The foul line has become a rallying point for the anti-Shaqs. “If I’m going to pay someone $120 million, I better be sure I can pass him the ball in the last thirty seconds,” Charles Barkley sniped earlier this season.
But Shaq’s free-throwing is more than a mere giant’s vulnerability. It has become the overriding symbol of the very sloth and inattention to his game that the critics contend. You know, if he’s shooting movies, he must not be shooting free throws. If he wants to rap, he must take the rap.
Phooey, Shaq says. Or something to that effect. Fact is, Shaq does practice free throws every day, more than just about any other Laker. But he’s too big, or an old wrist injury prevents him from imparting proper spin or yadda-yadda-yadda. Laker Coach Del Harris gets mail about it all the time. Shaq free-throw theories abound. Phoenix forward Dennis Scott says that once his close friend masters the free throw, Shaq will become the first player since Wilt Chamberlain to average 50 points a game. Shaq doesn’t disagree.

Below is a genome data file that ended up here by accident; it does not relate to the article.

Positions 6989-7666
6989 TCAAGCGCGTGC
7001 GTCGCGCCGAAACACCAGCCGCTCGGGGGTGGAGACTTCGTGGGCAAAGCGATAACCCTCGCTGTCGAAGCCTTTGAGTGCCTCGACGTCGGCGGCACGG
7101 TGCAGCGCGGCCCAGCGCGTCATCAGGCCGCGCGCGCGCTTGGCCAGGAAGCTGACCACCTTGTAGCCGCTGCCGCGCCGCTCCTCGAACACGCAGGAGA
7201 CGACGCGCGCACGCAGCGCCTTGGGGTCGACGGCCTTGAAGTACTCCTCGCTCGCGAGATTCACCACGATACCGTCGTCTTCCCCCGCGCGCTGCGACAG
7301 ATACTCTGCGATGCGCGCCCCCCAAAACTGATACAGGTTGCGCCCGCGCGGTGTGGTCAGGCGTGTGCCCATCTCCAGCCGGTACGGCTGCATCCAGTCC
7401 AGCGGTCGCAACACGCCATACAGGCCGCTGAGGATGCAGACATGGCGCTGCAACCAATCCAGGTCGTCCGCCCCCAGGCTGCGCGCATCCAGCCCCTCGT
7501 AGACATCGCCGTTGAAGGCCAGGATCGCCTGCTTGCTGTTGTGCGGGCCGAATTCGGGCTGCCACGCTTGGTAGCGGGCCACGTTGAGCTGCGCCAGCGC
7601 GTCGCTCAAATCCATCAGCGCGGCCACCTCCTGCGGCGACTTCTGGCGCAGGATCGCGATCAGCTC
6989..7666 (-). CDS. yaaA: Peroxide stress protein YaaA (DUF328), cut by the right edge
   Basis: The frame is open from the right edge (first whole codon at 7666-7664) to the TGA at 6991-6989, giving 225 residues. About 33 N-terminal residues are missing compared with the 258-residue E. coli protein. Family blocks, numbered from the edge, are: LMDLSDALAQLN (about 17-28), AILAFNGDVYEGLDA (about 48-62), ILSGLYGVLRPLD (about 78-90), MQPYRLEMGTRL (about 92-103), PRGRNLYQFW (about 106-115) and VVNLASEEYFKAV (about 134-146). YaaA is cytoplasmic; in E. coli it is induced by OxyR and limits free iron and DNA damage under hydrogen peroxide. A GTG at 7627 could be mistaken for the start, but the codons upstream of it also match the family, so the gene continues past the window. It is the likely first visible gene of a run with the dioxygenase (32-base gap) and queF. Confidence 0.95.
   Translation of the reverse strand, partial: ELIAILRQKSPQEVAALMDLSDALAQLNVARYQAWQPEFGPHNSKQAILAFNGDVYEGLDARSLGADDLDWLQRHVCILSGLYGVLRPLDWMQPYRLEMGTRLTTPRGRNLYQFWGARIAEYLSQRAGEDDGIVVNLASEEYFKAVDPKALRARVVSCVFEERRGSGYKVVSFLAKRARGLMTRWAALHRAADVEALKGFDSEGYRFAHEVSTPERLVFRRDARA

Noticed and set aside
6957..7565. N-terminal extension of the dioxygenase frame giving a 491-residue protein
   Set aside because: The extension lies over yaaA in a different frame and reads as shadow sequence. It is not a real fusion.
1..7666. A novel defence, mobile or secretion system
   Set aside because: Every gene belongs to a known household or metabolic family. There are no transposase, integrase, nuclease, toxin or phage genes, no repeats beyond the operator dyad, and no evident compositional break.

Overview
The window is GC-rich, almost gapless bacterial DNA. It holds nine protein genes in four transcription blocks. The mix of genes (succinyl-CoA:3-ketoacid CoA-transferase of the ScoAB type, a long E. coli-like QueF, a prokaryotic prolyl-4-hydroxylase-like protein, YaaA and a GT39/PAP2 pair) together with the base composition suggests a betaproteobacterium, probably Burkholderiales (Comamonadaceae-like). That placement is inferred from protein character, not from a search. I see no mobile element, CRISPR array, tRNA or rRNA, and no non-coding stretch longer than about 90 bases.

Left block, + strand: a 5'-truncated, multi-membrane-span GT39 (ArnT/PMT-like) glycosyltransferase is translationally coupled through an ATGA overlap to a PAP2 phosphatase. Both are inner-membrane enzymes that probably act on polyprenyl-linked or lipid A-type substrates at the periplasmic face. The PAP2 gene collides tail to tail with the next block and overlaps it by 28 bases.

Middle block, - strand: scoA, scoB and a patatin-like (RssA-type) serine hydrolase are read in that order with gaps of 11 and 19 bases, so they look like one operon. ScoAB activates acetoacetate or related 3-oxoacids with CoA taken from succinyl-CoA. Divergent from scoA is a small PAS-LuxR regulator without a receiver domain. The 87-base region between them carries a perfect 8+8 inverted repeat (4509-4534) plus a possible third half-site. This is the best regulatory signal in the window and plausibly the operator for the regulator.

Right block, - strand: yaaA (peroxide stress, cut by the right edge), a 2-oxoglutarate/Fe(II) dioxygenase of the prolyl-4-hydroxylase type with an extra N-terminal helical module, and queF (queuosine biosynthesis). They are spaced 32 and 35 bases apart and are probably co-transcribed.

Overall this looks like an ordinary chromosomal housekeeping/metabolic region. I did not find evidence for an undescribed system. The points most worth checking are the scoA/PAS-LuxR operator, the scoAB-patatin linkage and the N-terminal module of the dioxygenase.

“It is a puzzle, but I will solve it,” he declares.
Or Jerry West will have to solve it for him before the Laker boss retires. No matter the consequences, the ball will, should, must be in Shaq’s hands. His salary demands it, as does his talent. The trick is getting the ball to Shaq in such a way that he operates against single coverage or sloppy doubles, he is too close to be stopped, or an entire team fouls out trying to hack-a-Shaq to victory.
The Houston Rocket title teams perfected the art with Olajuwon, surrounding him with shooters that sucked defenders away from the post.